Why do you start and seem fear/Things that do sound fair?(1.3,51-52)Why do you think Macbeth responds this way?

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Doug Stuva eNotes educator| Certified Educator

The lines you ask about in Shakespeare's Macbeth follow the predictions by the witches that Macbeth will be Thane of Cawdor and king.  Banquo notices Macbeth's reaction and says:

Good sir, why do you start and seem to fear

Things that do sound so fair?...

"Start" means flinch or recoil.  Macbeth is startled.  He is startled probably because he takes the predictions seriously, as Banquo does not, and probably because he is extremely ambitious and has considered this possibility before.  At least these reasons are two possibilities.

Another possibility is that he not only has considered becoming king before, but already realizes what his becoming king would include--assassinating the ruling monarch, King Duncan.  This might indicate why he flinches or recoils.

Notice how anxious Macbeth is to hear more.  He wants explanations!  As soon as the witches finish talking about Banquo's future, Macbeth says:

Stay, you imperfect speakers, tell me more.

I don't see an aside in Act 1.7, but his conversation with Lady Macbeth could be relevant to the question you ask.  Macbeth decides not to assassinate Duncan, and his wife talks him back into it.  This indicates he has reservations about killing Duncan, of course, but it may also indicate that he earlier flinches or recoils when the witches predict he will be king, because he has already considered the possibility of assassinating Duncan, and is already afraid of that possibility when he hears the predictions.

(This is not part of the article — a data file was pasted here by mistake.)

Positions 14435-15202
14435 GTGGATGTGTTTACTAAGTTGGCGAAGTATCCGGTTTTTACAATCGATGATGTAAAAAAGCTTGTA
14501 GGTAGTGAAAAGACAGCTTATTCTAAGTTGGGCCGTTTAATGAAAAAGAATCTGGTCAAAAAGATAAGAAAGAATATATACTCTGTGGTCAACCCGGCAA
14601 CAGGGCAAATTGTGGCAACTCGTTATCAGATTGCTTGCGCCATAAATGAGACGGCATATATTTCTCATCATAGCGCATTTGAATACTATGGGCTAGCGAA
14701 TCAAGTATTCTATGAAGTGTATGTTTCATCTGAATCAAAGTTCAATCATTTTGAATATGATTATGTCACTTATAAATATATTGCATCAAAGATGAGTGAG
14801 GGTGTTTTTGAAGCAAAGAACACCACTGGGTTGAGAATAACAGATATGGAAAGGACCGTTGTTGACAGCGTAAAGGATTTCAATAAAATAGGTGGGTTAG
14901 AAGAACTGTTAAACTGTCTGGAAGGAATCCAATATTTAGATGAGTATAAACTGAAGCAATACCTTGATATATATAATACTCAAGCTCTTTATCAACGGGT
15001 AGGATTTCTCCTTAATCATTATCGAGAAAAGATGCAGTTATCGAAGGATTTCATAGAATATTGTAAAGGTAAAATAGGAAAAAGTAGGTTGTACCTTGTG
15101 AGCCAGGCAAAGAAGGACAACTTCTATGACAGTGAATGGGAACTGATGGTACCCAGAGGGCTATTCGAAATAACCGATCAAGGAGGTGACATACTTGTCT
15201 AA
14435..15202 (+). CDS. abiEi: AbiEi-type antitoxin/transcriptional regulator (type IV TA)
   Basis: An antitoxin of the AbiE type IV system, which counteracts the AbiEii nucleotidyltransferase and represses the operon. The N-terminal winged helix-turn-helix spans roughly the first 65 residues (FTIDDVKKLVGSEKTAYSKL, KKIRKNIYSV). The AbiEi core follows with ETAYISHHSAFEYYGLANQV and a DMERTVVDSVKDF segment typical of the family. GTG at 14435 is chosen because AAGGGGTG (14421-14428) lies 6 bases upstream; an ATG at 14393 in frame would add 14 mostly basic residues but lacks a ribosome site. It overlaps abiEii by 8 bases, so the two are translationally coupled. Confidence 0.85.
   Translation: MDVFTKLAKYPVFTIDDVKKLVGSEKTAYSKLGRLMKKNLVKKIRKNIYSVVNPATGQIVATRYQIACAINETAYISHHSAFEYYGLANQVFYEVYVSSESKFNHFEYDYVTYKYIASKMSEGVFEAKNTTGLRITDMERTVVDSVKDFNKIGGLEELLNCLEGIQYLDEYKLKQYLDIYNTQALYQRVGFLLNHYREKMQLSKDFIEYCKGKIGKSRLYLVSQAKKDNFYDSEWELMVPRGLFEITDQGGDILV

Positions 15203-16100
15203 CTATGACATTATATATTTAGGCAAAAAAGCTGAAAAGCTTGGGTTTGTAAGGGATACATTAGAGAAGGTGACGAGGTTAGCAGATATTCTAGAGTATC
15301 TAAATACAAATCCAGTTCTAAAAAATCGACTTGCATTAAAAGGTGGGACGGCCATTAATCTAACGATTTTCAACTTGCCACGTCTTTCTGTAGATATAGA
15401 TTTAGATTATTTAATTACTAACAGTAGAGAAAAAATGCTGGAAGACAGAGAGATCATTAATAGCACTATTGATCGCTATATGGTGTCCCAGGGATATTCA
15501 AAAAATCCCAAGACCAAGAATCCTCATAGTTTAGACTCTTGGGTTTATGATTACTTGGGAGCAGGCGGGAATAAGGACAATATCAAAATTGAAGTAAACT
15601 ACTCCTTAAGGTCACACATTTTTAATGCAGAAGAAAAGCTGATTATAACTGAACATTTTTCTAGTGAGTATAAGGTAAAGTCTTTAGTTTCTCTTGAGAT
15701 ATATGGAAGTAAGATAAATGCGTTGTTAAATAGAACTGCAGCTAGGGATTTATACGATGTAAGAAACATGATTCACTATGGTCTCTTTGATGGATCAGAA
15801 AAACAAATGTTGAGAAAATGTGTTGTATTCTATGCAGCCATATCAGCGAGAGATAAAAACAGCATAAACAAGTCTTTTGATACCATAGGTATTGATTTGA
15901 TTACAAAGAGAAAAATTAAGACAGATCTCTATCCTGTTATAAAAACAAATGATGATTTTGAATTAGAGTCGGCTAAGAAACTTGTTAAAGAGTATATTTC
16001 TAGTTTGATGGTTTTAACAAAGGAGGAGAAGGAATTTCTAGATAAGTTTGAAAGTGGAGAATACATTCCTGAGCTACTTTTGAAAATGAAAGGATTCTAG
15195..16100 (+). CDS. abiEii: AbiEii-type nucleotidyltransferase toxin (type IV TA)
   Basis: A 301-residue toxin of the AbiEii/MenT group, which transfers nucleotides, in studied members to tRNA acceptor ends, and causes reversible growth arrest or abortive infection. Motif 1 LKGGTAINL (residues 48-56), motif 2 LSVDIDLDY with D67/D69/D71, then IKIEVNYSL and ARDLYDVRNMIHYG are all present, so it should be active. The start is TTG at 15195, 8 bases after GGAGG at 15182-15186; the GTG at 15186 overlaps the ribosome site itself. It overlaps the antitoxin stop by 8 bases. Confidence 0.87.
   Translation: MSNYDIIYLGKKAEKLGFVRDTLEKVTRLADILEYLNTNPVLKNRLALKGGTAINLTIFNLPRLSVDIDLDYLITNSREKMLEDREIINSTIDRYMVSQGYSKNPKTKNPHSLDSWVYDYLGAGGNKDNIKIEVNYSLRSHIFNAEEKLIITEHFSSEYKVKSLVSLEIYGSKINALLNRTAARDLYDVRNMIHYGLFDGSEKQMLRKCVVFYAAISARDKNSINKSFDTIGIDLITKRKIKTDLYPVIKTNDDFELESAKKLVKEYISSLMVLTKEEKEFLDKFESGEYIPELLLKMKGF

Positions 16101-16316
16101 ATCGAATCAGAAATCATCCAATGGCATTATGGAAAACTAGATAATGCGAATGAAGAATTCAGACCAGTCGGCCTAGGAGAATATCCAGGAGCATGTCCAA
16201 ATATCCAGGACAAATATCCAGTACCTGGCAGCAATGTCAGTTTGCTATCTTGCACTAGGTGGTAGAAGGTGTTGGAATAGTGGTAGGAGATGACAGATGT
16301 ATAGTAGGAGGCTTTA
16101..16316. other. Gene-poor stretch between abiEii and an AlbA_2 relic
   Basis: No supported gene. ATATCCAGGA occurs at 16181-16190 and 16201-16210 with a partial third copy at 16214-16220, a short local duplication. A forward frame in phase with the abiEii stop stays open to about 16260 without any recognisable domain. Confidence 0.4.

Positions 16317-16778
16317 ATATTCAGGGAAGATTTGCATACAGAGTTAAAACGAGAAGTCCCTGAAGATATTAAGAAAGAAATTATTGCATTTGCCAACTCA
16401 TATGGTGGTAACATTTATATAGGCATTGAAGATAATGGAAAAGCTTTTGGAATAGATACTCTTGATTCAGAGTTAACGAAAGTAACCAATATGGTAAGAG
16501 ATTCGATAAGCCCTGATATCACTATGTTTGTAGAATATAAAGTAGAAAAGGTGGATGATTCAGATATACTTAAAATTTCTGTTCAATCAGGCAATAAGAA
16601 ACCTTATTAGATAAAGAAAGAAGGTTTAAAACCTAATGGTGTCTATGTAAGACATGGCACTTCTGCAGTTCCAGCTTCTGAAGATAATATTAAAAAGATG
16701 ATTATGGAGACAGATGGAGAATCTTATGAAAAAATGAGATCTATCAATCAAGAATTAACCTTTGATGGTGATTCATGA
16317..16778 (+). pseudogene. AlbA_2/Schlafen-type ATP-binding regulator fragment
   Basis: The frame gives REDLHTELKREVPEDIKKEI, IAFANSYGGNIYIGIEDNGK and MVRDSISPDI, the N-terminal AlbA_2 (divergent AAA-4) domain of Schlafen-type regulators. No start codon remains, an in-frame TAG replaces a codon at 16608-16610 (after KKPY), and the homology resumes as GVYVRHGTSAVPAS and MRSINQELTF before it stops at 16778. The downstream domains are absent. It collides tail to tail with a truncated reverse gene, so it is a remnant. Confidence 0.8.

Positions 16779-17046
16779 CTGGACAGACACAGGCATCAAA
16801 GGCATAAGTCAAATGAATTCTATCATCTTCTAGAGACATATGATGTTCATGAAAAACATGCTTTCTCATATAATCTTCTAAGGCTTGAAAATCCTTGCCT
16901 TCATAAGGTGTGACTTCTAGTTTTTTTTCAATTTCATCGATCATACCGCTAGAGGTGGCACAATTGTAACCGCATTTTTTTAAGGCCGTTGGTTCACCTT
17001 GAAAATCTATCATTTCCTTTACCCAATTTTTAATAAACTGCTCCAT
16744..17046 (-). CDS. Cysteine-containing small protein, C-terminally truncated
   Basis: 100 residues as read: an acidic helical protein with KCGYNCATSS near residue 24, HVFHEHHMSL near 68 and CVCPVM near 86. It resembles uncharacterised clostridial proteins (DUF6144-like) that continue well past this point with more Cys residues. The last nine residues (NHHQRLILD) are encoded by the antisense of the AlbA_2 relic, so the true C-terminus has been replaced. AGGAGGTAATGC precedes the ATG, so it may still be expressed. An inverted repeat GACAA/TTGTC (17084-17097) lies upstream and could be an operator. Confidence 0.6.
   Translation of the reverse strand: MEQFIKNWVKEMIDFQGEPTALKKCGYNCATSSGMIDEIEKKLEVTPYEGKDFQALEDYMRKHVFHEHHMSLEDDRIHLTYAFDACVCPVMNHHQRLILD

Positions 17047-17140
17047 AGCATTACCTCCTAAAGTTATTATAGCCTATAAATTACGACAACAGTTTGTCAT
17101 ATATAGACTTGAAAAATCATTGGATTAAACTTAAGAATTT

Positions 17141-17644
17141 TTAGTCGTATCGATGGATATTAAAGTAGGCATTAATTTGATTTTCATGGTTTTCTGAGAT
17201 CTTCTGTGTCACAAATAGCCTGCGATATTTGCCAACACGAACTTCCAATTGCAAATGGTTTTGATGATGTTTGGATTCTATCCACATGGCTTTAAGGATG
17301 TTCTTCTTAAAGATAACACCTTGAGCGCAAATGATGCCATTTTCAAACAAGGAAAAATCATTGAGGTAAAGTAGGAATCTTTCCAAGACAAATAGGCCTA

This might be a stretch, and it might be mere speculation.  But I suggest it is a grain of evidence that contributes to the question of how ambitious is Macbeth before he hears the predictions, and how much responsibility Macbeth bears for his actions. 

Incidentally, when Banquo asks why do you fear what seems fair, he is contributing to the fair is foul theme started by the witches and later echoed by Macbeth.  And notice Banquo's words apply to Macbeth.  Opposition is at play here, too, as Macbeth reacts in a manner opposite what Banquo expects.

pohnpei397 eNotes educator| Certified Educator

If you read this to mean that he is simply startled, you can say that Macbeth is just confused about being addressed in this way.  After all, he has just been addressed as two things that he is not.  So it makes sense for him to be startled.

But if you think he is actually afraid, then this implies that he understands his own character and what will be in his future.  It could be that he understands that he will stop at nothing to fulfill his ambitions.   In this case, he would be showing that he is not really comfortable with his ambitious side.